So, you’ve weighed the pros and cons of buying a used car from a dealer, and decided to go for a private used car sale. This could potentially save you a lot of money, but it also raises some safety considerations you likely wouldn’t think about if you were buying from a dealership.
Finding a used car to buy
Finding the right used car usually involves sifting through a bunch of online listings. To make the best use of your time, focus on listings that have the information you’re looking for. You want to know things like – what’s happened in the vehicle’s history? Has it been in an accident? How does that affect its value? What kind of condition is the vehicle in? How many owners has it had? Has it been serviced regularly? Most online Canadian used car listings come with a CARFAX Canada Vehicle History Report that can fill in the blanks on this information and more. By zeroing in on listings that include a history report, you can minimize the number of vehicles you must see in person. Viewing fewer vehicles in person means fewer meetings that you need to arrange safety plans for.
Meeting with the seller
This is the point in the process when safety is most important. To make the used car buying process safer and more secure, arrange to meet with the seller in a public place, in daylight hours. With the increased popularity of online sales, it’s become common for buyers and sellers to meet in police station or fire hall parking lots. Contact your local police station to see if they allow/encourage this, and if not, ask if they recommend any alternative meeting places. Speak with the seller ahead of time about how you plan to test drive the vehicle. Do they have to be in the car with you? Will they allow you to test drive the vehicle on your own if you leave a piece of ID as collateral? These are all decisions that you’ll have to make in partnership with the seller.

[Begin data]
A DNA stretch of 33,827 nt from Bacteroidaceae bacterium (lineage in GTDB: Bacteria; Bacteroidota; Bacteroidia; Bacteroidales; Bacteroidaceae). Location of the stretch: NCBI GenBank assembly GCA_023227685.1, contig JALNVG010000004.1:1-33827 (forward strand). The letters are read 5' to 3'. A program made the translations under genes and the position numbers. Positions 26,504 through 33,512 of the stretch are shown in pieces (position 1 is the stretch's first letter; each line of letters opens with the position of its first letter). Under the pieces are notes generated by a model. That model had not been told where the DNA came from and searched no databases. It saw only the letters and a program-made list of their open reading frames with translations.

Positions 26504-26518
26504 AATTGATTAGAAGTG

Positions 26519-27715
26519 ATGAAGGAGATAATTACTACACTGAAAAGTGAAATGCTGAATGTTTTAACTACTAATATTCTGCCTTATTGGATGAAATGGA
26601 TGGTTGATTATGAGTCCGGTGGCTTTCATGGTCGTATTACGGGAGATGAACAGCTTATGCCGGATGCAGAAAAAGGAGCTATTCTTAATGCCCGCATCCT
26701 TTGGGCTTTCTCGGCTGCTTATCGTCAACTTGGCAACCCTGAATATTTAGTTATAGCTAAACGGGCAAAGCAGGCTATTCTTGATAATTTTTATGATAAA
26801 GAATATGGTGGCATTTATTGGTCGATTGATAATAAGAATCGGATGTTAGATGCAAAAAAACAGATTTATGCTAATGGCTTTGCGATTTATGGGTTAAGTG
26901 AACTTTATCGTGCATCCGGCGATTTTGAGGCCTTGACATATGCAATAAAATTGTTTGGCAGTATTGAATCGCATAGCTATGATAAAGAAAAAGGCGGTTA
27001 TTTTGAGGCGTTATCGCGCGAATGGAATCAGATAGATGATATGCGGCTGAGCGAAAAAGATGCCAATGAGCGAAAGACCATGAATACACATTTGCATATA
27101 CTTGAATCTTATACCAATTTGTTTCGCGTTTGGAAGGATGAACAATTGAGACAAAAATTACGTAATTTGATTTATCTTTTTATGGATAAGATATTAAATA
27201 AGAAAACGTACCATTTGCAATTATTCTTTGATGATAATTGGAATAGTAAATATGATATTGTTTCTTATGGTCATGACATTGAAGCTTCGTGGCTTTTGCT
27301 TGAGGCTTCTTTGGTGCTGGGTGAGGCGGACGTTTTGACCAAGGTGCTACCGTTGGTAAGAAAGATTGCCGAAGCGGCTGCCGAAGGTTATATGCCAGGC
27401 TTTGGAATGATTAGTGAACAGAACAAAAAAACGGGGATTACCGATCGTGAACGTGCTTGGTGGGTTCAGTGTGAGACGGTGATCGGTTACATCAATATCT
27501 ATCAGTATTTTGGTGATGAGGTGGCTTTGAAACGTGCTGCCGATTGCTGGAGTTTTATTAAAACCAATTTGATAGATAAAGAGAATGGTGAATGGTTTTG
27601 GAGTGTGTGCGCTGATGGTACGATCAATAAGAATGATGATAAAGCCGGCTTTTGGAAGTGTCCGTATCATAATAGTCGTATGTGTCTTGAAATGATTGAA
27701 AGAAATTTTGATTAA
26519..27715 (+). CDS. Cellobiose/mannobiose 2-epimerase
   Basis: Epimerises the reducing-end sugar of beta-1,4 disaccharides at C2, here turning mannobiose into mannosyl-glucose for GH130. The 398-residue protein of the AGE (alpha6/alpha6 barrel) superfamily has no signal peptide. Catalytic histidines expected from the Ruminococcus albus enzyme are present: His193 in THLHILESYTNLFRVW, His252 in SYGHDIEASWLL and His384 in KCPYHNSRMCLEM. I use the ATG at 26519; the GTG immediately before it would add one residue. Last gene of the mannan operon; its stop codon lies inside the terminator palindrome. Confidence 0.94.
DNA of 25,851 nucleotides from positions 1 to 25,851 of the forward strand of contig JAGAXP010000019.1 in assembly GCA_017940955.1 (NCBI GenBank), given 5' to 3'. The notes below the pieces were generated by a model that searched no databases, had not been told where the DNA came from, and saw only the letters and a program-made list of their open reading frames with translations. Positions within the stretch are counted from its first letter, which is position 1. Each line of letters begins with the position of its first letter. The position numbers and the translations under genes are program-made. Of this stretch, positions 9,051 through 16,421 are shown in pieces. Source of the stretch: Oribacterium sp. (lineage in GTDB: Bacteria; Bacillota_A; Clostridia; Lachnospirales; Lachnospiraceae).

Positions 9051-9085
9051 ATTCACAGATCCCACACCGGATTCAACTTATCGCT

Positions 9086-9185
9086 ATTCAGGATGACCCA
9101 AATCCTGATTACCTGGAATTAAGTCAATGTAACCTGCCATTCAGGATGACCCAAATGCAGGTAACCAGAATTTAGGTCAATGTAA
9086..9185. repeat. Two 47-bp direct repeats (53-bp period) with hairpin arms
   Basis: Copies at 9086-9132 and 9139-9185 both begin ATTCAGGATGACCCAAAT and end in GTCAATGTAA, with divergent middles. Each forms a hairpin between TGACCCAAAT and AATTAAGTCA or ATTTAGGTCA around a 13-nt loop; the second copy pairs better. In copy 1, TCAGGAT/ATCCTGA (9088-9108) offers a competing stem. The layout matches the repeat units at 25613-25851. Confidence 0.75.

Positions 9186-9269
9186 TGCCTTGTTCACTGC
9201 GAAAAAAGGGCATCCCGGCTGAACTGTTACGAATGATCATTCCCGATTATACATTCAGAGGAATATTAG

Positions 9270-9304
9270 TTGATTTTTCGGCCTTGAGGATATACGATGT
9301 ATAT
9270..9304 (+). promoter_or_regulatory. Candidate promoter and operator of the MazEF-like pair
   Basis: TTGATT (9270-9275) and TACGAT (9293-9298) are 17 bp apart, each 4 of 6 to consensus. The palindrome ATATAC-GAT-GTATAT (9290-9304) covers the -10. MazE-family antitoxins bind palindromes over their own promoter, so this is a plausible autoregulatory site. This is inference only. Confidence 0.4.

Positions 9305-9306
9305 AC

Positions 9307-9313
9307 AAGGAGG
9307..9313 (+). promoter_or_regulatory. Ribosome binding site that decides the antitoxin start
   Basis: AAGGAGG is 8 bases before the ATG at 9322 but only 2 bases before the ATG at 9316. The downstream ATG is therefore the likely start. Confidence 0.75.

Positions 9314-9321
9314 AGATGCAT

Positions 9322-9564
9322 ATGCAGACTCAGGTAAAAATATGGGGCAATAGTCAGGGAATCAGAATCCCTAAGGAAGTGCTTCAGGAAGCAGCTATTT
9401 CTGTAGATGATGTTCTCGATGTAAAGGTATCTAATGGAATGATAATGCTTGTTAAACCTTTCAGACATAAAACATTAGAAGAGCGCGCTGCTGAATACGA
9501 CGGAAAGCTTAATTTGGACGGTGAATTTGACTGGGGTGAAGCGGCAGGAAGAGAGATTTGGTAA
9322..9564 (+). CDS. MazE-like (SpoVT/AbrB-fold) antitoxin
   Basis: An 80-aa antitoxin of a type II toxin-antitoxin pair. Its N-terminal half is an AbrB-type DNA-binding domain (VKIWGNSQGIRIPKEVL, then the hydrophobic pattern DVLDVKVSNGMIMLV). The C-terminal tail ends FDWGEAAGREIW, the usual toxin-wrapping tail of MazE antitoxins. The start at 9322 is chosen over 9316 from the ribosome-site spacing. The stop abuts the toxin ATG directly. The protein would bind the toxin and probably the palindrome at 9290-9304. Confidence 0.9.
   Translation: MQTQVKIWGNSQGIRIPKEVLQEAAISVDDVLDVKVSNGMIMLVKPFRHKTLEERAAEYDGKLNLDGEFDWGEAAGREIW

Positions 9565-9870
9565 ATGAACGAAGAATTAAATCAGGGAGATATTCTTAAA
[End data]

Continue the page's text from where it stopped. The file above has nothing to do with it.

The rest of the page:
Regardless of whether you’re bringing the seller with you on the test drive, it’s always smart to bring a friend along just in case. This probably goes without saying, but bring your phone with you and make sure it’s fully charged. Most cell phones can allow someone to track your location – it’s a good idea to enable this function during your test drive, and have someone at home keeping an eye on your whereabouts. Give them a heads-up when the test drive will start and the route you have planned. Let them know when the test drive is over and you’re safely back in your own car.
During the test drive, avoid driving on isolated, country roads and stick to the main routes – urban areas and highways if possible. If you live in a rural setting, try to focus on the most populated areas nearby to help you remain visible at all times.
These tips will help you stay safe during the test drive, but it’s still important to make sure you have a productive, efficient inspection of the vehicle. Here are some tips to get the most out of your test drive .
Finalizing the sale
The rules and regulations around finalizing a private used car sale are different in every province, but each will involve a face-to-face meeting with the seller and the exchange of money. Use common sense around what kind of payment to accept, and never hand over payment without confirming the ownership transfer is legitimate.
In most cases, you and the seller will meet at a government office to transfer the vehicle’s ownership. If a seller tries to convince you to meet in the parking lot and exchange documentation ahead of time, don’t do it! Do all your signing in the government office.